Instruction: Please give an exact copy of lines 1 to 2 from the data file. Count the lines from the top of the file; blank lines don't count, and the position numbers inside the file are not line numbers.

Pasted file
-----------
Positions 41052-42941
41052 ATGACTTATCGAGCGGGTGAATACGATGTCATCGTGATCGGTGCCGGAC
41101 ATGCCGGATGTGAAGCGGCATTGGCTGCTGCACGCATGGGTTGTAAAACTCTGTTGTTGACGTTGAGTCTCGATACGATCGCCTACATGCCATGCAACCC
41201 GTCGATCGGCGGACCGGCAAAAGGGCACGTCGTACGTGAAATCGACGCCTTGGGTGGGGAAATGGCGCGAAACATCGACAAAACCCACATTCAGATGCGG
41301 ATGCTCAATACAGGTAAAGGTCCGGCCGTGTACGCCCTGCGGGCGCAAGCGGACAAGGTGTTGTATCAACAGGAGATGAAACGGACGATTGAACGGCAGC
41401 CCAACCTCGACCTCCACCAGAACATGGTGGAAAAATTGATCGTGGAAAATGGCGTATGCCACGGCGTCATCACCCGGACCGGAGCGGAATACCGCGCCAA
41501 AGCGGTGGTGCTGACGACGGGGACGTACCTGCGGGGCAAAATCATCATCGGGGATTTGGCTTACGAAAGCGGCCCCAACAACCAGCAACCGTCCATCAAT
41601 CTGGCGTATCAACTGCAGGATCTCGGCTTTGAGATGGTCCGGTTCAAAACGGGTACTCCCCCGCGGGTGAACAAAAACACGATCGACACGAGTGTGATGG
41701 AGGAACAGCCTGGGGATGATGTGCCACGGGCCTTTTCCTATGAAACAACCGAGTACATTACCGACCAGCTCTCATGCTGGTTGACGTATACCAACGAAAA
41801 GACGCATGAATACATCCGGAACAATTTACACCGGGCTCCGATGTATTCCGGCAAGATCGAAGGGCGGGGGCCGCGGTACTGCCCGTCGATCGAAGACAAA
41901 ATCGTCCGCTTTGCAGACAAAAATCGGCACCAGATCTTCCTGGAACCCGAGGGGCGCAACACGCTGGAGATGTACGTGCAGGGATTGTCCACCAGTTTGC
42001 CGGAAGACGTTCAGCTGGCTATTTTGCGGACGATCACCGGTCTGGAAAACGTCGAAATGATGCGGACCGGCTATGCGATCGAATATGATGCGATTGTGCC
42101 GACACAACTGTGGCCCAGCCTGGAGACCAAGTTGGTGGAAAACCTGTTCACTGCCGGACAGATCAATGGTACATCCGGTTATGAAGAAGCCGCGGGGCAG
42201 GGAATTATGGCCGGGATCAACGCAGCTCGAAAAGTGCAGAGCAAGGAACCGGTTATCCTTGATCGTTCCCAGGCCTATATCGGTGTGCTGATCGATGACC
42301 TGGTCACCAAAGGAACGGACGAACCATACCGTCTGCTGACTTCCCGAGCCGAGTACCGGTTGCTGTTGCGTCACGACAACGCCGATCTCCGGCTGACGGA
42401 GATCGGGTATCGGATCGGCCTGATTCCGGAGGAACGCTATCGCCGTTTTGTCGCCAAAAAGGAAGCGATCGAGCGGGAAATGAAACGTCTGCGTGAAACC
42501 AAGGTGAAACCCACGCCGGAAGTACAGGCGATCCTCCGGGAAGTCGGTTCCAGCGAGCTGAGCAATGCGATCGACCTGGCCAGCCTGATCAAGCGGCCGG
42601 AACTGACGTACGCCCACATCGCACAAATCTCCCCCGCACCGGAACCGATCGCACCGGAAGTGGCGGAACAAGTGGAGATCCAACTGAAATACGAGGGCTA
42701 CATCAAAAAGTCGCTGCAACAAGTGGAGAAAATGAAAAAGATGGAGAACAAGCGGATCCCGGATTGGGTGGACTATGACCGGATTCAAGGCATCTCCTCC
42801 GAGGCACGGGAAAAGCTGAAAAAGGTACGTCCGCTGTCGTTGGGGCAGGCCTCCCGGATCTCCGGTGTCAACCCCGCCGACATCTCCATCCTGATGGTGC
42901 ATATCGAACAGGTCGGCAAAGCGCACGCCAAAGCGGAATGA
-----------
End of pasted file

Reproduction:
Positions 41052-42941
41052 ATGACTTATCGAGCGGGTGAATACGATGTCATCGTGATCGGTGCCGGAC